Summertime Temperatures Call for Increased Caution

Contact: James McCurtis Jr. (517) 241-2112
Agency: Community Health

June 22, 2010

LANSING - Now that the summer has officially arrived, the Michigan Department of Community Health (MDCH) has tips to keep you safe this summer when the heat reaches 80 degrees or above. Major heat can create stress on your body and mind. Very hot days, with temperatures in the upper 80's and above, can cause body temperature to rise, resulting in muscle cramps, dizziness and eventually making you dangerously ill.

To prevent symptoms of heat stress, adults and children should stay completely hydrated by drinking water frequently, even when you may not be thirsty. Try to stay clear of alcoholic and caffeinated drinks as they cause dehydration.

The sun's rays can be very dangerous especially from 10 a.m. to 2 p.m., so try to plan your daily activities accordingly. If you must do work outdoors, take frequent breaks in shaded, cool areas. Wearing light colored, loose fitting clothing will help you stay cool during the hot summer days. Fabrics like cotton are a good choice as they allow air to circulate through clothing and to your body.

It is important to know the different signs of heat-related illnesses. Heat-related illness target young children and the elderly, so it is important to monitor these citizens by checking them frequently. The first stage of heat-related illness is dehydration, which occurs when body fluids are lost by sweating and not replaced. Dry mouth, thirst, headache, dizziness, cramps, excessive fatigue and irritability are all symptoms of dehydration. When experiencing dehydration, follow these tips:

- Move to a shaded or air-conditioned area;

- Replace fluids by drinking water; and

- Consult a physician if symptoms persist or if there is an existing condition that could be complicated by increased fluid intake.

Heat cramps are another indication of a potential heat-related emergency. Heat cramps are muscular pains and spasms caused by heavy exertion and high body temperatures. To treat heat cramps, follow these tips:

- Seek shade or cool, comfortable place;

- Drink a half glass of cool water every 15 minutes;

- Gently stretch the cramped muscle and hold for about 20 seconds; and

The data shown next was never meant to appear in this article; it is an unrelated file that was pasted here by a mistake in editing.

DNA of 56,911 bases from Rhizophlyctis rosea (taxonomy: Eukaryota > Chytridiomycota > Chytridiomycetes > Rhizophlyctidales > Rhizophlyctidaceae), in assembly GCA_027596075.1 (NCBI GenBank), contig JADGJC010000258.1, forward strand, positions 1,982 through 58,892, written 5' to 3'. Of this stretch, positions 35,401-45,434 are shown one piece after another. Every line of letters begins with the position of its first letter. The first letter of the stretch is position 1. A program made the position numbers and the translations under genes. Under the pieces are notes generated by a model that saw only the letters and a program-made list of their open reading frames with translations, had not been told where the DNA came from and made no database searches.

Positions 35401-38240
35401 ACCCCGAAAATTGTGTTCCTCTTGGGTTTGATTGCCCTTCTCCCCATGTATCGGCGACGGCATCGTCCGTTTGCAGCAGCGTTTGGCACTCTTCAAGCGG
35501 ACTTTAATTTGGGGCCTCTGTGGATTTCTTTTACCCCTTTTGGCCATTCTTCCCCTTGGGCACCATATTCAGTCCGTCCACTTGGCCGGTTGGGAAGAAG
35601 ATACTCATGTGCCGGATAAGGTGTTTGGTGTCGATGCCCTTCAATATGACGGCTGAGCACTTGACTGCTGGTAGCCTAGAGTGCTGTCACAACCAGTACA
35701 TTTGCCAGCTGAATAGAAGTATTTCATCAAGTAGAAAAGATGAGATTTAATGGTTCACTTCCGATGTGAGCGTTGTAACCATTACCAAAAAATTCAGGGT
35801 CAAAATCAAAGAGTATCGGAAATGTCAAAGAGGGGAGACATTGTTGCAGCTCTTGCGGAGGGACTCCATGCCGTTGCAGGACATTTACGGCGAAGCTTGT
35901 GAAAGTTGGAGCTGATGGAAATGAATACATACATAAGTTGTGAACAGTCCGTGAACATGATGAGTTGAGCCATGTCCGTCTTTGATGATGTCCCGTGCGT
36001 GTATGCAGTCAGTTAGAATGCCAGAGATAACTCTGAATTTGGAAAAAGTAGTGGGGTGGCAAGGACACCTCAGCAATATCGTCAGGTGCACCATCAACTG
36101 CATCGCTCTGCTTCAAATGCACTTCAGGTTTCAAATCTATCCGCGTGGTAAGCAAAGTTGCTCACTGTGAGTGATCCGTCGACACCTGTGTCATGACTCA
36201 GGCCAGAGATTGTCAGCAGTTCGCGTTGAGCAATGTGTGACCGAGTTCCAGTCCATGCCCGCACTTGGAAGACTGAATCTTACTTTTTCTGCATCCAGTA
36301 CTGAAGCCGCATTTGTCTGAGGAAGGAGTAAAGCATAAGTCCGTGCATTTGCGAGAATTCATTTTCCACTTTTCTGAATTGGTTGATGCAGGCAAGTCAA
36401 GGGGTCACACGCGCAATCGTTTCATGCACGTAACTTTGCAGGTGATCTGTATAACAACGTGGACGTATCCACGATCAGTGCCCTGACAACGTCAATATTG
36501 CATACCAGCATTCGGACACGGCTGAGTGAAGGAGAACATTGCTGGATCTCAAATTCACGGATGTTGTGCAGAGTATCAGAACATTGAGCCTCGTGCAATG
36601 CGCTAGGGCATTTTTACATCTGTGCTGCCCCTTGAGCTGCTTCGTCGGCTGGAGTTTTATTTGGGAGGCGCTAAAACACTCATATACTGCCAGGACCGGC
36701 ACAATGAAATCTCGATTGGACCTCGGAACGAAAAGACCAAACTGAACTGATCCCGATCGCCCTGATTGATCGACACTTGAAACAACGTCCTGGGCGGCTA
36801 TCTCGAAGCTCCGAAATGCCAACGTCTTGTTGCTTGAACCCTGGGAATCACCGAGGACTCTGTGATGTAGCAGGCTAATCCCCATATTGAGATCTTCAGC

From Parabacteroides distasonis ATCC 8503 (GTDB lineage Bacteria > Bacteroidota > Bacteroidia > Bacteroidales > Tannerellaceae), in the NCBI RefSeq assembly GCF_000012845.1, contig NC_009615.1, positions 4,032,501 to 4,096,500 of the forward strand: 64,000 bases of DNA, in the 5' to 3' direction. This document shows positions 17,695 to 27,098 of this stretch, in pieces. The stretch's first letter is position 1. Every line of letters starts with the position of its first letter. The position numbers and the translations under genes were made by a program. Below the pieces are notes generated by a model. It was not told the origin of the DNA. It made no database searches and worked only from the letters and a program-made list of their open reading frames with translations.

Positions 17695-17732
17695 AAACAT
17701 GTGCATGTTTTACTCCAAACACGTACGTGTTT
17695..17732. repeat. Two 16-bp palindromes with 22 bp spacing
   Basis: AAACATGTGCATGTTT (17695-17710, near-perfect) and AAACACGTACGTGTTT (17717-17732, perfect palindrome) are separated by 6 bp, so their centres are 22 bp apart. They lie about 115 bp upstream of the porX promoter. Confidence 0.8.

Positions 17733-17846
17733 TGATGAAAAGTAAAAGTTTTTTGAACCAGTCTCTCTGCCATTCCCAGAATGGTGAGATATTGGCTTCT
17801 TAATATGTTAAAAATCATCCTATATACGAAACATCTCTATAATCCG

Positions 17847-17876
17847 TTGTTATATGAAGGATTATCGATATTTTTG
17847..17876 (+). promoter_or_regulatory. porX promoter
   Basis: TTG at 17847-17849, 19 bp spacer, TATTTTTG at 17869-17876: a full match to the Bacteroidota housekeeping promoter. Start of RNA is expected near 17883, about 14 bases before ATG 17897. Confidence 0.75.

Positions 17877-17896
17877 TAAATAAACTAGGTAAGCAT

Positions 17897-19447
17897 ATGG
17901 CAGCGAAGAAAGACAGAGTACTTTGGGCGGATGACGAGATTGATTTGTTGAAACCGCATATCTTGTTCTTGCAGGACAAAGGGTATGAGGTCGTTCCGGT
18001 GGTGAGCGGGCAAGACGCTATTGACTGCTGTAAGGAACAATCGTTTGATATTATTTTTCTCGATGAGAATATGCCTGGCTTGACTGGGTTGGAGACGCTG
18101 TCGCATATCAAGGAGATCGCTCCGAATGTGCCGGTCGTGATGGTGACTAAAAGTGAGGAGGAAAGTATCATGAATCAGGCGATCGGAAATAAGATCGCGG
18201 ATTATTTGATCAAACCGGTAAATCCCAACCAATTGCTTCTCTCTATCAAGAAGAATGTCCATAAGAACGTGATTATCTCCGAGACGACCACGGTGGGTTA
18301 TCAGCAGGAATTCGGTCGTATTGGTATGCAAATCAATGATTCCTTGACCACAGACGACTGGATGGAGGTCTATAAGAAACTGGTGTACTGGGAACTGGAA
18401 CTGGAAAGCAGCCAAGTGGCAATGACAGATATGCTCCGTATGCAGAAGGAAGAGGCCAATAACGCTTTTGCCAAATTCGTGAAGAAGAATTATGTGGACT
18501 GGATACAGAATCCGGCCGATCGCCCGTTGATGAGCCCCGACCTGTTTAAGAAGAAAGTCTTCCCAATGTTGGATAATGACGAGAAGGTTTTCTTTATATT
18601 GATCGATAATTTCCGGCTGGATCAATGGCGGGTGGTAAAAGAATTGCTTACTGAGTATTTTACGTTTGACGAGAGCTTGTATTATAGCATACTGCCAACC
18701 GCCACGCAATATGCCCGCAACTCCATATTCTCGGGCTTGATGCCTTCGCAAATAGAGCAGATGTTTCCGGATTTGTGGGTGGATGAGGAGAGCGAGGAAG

- If symptoms persist or worsen, seek emergency medical treatment

The more serious stage of heat-related illness is heat exhaustion, which typically occurs when people exercise heavily or work in a warm, humid place that causes sweating. This fluid loss can cause reduced blood flow to vital organs resulting in shock. Signs of exhaustion include headache, moist and pale skin, nausea, dizziness, weakness and exhaustion. Follow these tips for exhaustion:

- Seek shade or a cool, comfortable place;

- Drink a half glass of cool water every 15 minutes;

- Remove or loosen any tight clothing;

- Apply a cool, wet towel or compress; and

- If symptoms persist or worsen, seek emergency medical treatment.

Finally, heat stroke is the most severe stage of heat-related illness. A heat stroke, or also called sunstroke, is life threatening and immediate emergency medical attention is vital. During a heat stroke, the body's temperature control stops working and temperature can rise very quickly. Seek emergency treatment immediately if the following symptoms are present:

- Vomiting;

- Decreased alertness level or complete loss of consciousness;

- High body temperature (sometimes as high as 105 degrees Fahrenheit);

- Red, hot and dry skin;

- Rapid, weak pulse; and

- Rapid, shallow breathing.

Another important concern during the summer months is skin cancer, or melanoma. Although this is present year round, risks increase during summer months. You can reduce your chances of skin cancer by using sunscreen, wearing sunglasses and wearing appropriate clothing that covers the body.

Though it is extremely serious and can be life threatening, most heat-related illnesses are preventable. So when engaging in your summer activities remember it is always important to consult a physician about any concerns that you may have and remember these simple tips to lead a happier, healthier lifestyle. For more information and tips on sun safety and the effects of sun exposure, please speak with your doctor or visit our Web site at